April 7, 2010:
May 26, 2015:
Talimogene Laherparepvec Improves Durable Response Rate in Patients With Advanced Melanoma
They just published the results of Phase III clinical trials of a herpes simplex-1 genetically modified to kill cancers, specifically, advanced melanoma.
The GMO virus has a name now: T-VEC.
And instead of looking at 50 patients who all got the virus, this study was a group of 436 patients , randomly assigned 2:1 to a treatment (T-VEC) group, or GM-CSF only group (the immunostimulatory molecule the virus also delivers). GM-CSF only is not a placebo arm-- There was already some suggestion that it could be beneficial, getting more antigen-presenting cells around to convince cytotoxic T-cells to do their job killing the cancer.
The question was really 'Is this GMO virus that does stuff and delivers GM-CSF better than GM-CSF alone?'
They look at lots of stats in this paper, but the outcomes that mean the most to people suffering from cancer are 1) side-effect profile, and 2) how this treatment effects your odds of survival.
1-- The side-effect profile of this therapy is, like before, pretty damn awesome. For those of us who have watched loved ones suffer through surgery, radiation, chemo, the side-effects of T-VEC are, again, a walk in the park:
Frequently occurring AEs (adverse events) with T-VEC were flu-like symptoms (including fatigue, chills, and pyrexia). The only grade 3 or 4 AE occurring in ≥ 2% of T-VEC–treated patients was cellulitis; there were no treatment-related deaths. In the context of toxicity reported for some other melanoma therapies, the low rate of grade 3 or 4 AEs with T-VEC is notable, particularly when considering combined immunotherapy approaches.
2-- While some patients responded *very* well to this treatment, it is *NOT* a magic, guaranteed cure. In the final time-point (about 4 years or so), 189 of the 295 patients in the treatment arm died. That is ~64%. Not a magic cure. But, they could use these rates to predict how long, statistically, a person diagnosed with Stage III/Stave IV melanoma could expect to survive, given this treatment:
- 12 months: 74% (74 out of 100 patients who get this treatment are alive one year later).
- 24 months: 50%
- 36 months: 39%
- 48 months: 33%
While these arent 100%, they are an improvement over the GM-CSF only. The earlier the patient is treated, the better. And, if the patients never had 'systematic treatment' (chemo), results were better too.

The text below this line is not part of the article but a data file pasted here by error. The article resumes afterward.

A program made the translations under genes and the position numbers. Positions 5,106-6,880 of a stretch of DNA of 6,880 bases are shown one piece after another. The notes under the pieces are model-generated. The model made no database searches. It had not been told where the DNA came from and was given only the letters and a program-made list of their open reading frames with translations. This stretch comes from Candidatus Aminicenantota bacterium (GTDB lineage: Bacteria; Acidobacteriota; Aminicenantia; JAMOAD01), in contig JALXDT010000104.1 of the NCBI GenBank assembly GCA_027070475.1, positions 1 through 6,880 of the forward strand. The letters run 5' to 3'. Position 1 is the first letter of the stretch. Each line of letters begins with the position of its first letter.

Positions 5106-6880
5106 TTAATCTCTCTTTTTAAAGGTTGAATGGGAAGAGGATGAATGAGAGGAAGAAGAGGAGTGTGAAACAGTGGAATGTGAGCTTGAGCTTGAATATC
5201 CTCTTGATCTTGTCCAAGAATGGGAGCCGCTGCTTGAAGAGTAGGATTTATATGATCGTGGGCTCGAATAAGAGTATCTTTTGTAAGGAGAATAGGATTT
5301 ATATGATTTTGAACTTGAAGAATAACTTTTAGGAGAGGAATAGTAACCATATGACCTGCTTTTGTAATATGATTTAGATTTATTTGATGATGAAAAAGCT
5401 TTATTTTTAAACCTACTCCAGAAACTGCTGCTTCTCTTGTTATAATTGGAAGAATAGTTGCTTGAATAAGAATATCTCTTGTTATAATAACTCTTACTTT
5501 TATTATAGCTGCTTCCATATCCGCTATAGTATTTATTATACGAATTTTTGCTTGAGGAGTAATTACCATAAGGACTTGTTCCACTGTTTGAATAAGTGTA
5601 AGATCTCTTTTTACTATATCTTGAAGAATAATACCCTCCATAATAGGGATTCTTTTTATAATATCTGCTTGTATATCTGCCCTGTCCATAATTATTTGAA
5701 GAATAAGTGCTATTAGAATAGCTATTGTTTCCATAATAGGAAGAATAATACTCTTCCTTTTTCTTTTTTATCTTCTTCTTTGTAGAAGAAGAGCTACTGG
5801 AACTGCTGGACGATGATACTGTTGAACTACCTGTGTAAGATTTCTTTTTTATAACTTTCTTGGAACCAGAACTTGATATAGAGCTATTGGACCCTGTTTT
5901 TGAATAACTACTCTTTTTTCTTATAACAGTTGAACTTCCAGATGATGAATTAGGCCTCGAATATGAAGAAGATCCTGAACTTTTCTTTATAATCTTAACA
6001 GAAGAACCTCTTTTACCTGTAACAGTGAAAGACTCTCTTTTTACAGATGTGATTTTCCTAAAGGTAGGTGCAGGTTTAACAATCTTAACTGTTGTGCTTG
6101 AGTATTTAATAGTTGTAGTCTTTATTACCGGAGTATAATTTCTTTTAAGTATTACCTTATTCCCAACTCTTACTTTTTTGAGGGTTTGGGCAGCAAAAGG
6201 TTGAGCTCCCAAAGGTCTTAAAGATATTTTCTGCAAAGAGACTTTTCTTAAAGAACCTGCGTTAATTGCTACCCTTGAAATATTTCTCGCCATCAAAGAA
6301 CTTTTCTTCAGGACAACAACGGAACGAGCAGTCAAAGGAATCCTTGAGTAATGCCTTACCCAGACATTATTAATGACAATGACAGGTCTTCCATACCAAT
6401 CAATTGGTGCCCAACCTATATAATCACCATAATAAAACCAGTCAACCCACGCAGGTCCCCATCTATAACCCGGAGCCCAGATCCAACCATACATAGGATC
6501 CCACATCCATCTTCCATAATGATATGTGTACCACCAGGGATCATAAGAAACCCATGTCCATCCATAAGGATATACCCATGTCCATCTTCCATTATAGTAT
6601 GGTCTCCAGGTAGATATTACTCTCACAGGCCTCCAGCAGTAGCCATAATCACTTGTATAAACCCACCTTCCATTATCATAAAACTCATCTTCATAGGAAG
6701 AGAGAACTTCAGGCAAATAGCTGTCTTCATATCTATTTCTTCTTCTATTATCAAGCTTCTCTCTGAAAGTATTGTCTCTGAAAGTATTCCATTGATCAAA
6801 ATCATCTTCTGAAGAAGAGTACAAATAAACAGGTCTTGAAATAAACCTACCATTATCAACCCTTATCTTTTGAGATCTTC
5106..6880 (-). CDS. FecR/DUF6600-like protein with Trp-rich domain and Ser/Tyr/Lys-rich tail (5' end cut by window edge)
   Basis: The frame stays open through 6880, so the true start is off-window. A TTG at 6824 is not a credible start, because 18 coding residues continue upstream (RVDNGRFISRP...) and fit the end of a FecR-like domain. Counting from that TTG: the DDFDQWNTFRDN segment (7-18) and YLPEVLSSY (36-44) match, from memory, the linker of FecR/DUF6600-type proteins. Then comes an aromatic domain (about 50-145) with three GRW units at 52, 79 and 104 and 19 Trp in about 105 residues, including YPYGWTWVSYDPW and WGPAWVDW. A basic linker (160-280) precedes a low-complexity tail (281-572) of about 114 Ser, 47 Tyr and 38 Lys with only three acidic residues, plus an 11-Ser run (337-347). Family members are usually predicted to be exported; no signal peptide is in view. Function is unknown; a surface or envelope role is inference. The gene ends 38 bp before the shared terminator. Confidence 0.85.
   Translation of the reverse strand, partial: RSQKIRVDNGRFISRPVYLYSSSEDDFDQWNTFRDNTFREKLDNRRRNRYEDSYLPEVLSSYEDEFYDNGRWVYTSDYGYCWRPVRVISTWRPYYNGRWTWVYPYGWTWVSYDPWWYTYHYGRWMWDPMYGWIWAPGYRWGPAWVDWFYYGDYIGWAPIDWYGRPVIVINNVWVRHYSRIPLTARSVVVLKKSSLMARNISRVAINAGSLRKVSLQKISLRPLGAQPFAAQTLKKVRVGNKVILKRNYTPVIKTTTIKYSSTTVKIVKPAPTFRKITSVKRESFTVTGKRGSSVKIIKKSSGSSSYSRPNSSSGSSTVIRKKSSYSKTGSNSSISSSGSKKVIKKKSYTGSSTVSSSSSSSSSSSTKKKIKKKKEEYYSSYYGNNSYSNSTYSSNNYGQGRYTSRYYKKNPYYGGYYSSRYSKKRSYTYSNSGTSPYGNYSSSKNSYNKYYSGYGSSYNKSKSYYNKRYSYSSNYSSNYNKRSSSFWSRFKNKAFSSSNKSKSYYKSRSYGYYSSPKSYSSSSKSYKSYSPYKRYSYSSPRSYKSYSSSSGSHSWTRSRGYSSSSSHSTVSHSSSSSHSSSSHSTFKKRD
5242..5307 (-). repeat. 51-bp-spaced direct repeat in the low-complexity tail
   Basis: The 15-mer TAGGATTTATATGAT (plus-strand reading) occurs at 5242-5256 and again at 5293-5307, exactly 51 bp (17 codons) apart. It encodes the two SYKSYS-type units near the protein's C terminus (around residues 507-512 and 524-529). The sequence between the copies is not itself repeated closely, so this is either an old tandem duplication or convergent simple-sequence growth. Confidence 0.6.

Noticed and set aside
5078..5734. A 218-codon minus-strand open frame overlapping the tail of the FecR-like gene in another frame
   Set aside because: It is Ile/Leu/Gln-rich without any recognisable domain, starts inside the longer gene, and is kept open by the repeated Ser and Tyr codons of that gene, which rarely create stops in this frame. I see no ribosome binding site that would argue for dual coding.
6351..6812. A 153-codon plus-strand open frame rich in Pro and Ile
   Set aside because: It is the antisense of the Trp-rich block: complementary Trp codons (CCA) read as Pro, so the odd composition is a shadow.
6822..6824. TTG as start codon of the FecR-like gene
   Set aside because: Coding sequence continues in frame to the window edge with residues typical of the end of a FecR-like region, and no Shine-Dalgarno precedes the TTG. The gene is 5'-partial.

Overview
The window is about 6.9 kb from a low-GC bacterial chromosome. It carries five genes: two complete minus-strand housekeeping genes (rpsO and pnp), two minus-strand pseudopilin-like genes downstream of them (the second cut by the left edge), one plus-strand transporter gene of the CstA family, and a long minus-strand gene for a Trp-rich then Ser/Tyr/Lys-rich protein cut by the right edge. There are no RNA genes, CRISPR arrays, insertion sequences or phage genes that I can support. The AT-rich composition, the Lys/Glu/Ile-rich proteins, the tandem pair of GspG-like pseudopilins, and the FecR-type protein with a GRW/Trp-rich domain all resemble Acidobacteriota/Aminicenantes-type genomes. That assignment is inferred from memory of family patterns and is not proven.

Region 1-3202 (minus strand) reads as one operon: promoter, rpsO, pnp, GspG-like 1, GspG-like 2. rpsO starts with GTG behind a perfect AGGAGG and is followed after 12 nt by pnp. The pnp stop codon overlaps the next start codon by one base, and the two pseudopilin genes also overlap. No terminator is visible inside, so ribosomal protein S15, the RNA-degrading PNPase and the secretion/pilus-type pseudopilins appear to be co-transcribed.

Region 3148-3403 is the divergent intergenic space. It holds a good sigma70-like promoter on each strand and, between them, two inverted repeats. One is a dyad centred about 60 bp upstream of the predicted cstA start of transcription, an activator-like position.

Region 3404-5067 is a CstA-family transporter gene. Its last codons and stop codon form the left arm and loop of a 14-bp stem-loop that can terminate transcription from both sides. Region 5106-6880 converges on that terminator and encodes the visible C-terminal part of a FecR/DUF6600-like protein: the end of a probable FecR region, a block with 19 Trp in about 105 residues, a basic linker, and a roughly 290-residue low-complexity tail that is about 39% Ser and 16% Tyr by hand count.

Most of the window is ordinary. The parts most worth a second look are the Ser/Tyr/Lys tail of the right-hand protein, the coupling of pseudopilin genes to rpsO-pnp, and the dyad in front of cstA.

GMO HSV-1 makes sense as a first-line therapy (Diagnosed-->GMO HSV-1), not as a 'last resort'. All the more so when you compare the side-effect profiles of this treatment, vs old school approaches.
Perfect cure-all for melanoma? Nope.
Absolutely amazing viral technology that has the potential to save some lives while minimizing suffering? Yup.
I love the future.
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Did they say anything about what stage were the patients' melanoma?
In each group, ~30% were Stage IIIb or c, and ~70% were Stave IV.
Woot! This is so awesome! I'm sure they're already working on the differences between the patients who had 4 year survival and the ones who didn't to either improve the T-VEC or target patients who are more likely to respond to the treatment (or both).
thats so cool!
OK, but what does this have to do with Agribusiness?
They don't want to use GMOs like this and create a crop for 10 million hectares in Idaho and make a profit off it.
Agribusiness aren't against EU rules because this GMO product would have to be labelled as GMO product, but because corn, wheat, or whatever, coming from the USA have to be labelled as GMO, when NONE OF THEM have this change (or any like it) in it.
So, yes, like Stem Cell research, GMO is another method of getting a medical product that we would be otherwise unable to get at this time.
But we don't want Stem Cell research to take on a massive business role such that all our food is produced with stem cells from foetuses (aborted or not).
And we don't want GMOs to do that either.
Because it's completely unnecessary and has absolutely no way of containing the problem if the hopeful wishes of the proponents turn out to have been... overoptimistic.
i think I may have an illustration of the problem here.
The push for GMOs in bulk food production is like taking DDT and spraying it over every field where mosquitoes breed to get rid of malaria.
It's a good idea to get rid of malaria and killing mosquitoes is a known way of doing so.
Defenders of GMO foods and detractors of "anti-GMO" proponents are both looking at it like the defenders of the *abuse* of DDT as an insecticide to spray everywhere.
Banning GMOs is no more being demanded than DDT is banned by the WHO.
I hope that helps.